And that is my point.  The Annunciation of Our Lord is by all accounts one of the most ancient and venerable feasts on the Church's calendar yet, because it falls during Lent, it is seldom even acknowledged.  And why do we keep this feast?  Because it relates to one of the most significant and grandest mysteries of the faith -- the Incarnation of our Lord.  You cannot have a baby without a conception and that is why, nine months before Christmas, we have a conception through the Word of the Lord, by the power of the Spirit, with an Archangel bearing the consequential news.  Interestingly, the date of the Annunciation may well have set the date of Christmas -- and not the other way around.  But that is for another post...  Suffice it to say that Lutherans should not forget this important feast whether it is transferred to another day or observed on its Sunday.  It is very important to our confession of our Lord Jesus Christ, the Son of God, is God and Man; God, of the Essence of the Father; begotten before the worlds; and Man, of the Essence of his Mother, born in the world. Perfect God; and perfect Man, of a reasonable soul and human flesh subsisting. Equal to the Father, as touching his Godhead; and inferior to the Father as touching his Manhood. Who although he is God and Man; yet he is not two, but one Christ. One; not by conversion of the Godhead into flesh; but by assumption of the Manhood by God. One altogether; not by confusion of Essence; but by unity of Person. For as the reasonable soul and flesh is one man; so God and Man is one Christ...


Rebekah said...

I am absolutely not an authority so this is merely a personal observation based on speculation. But if I may be so bold as to speculate personally on a lofty matter: it seems very like Our Lady to surrender pride of place.

Anonymous said...

I appreciate and respect where you came down on this, Pastor Peters. It called to mind this passage from the blessed apostle:

"One person esteems one day as better than another, while another esteems all days alike. Each one should be fully convinced in his own mind. The one who observes the day, observes it in honor of the Lord. The one who eats, eats in honor of the Lord, since he gives thanks to God, while the one who abstains, abstains in honor of the Lord and gives thanks to God. For none of us lives to himself, and none of us dies to himself. If we live, we live to the Lord, and if we die, we die to the Lord. So then, whether we live or whether we die, we are the Lord's. For to this end Christ died and lived again, that he might be Lord both of the dead and of the living" (Ro. 14:5-9).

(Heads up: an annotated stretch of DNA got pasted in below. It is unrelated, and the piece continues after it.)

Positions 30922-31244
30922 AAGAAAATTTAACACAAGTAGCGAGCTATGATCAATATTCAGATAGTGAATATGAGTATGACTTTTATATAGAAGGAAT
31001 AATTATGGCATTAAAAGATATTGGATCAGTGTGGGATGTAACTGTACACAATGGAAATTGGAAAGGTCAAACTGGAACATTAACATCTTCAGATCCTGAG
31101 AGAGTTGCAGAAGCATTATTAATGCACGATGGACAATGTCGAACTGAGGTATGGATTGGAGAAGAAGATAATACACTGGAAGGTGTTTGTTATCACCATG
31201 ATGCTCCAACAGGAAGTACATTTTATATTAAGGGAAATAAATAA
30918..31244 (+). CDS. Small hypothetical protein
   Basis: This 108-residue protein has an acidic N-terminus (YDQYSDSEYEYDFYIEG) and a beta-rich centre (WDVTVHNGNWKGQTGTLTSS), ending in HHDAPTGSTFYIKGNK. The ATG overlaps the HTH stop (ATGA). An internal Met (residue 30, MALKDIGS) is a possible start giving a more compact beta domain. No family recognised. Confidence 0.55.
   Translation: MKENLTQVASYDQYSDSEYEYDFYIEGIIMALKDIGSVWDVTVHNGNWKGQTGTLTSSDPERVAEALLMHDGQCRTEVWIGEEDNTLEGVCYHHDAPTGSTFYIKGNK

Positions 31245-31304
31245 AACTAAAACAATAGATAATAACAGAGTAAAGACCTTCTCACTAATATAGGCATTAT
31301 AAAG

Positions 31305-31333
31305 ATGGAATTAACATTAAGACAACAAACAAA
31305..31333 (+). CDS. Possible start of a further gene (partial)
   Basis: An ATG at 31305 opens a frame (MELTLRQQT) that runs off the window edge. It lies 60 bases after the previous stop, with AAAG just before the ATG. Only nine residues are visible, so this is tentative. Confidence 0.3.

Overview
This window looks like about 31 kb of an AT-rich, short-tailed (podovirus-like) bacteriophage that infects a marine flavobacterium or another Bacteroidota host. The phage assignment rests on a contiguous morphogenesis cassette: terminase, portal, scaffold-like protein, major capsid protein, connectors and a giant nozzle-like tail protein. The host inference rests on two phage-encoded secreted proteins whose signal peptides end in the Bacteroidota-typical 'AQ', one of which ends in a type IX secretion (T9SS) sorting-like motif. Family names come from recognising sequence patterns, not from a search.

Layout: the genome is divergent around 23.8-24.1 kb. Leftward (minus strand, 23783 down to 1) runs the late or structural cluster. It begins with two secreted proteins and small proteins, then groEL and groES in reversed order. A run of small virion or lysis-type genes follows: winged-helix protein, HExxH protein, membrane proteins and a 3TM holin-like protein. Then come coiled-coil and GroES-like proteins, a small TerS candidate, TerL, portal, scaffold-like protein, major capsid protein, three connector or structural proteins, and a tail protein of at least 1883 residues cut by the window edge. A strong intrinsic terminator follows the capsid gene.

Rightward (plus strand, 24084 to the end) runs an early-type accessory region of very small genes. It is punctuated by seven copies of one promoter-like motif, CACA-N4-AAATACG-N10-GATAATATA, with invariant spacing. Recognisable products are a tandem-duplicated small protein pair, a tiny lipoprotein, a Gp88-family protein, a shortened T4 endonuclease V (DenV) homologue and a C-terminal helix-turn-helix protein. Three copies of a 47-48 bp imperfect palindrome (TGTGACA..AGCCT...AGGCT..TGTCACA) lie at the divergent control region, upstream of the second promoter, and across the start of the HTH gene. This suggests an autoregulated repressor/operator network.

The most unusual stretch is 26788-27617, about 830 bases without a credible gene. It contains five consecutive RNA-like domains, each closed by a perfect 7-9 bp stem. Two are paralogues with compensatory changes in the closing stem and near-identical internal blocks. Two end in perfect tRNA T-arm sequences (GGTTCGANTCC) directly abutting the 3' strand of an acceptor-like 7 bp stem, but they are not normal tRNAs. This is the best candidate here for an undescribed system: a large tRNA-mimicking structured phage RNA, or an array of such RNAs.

Blessed Feast of the Annunciation of our Lord to you and yours whatever day you celebrate it.

Pr. John Rutz

Jeremy Loesch said...

We had Annunciation today. We're a three-year church. Back in January when I was planning Lent, I did note the lessons for the Fifth Sunday in Lent and also noted that today was March 25th. I did wrestle internally with what Sunday to observe. I think our congregation needed to hear Annunciation today. It does look ahead nine months, yet it also looks ahead to Palm Sunday, Holy Week, and Easter. All of those things needed a beginning, and the beginning of Christ's earthly life was today.

The lessons for Fifth Sunday in Lent were really good. I could have developed a good sermon from those texts. I thought to myself, "I'll catch those lessons in 2015."


Chris said...

Western Rite churches really need a typicon. We don't have this kind of problem in the East.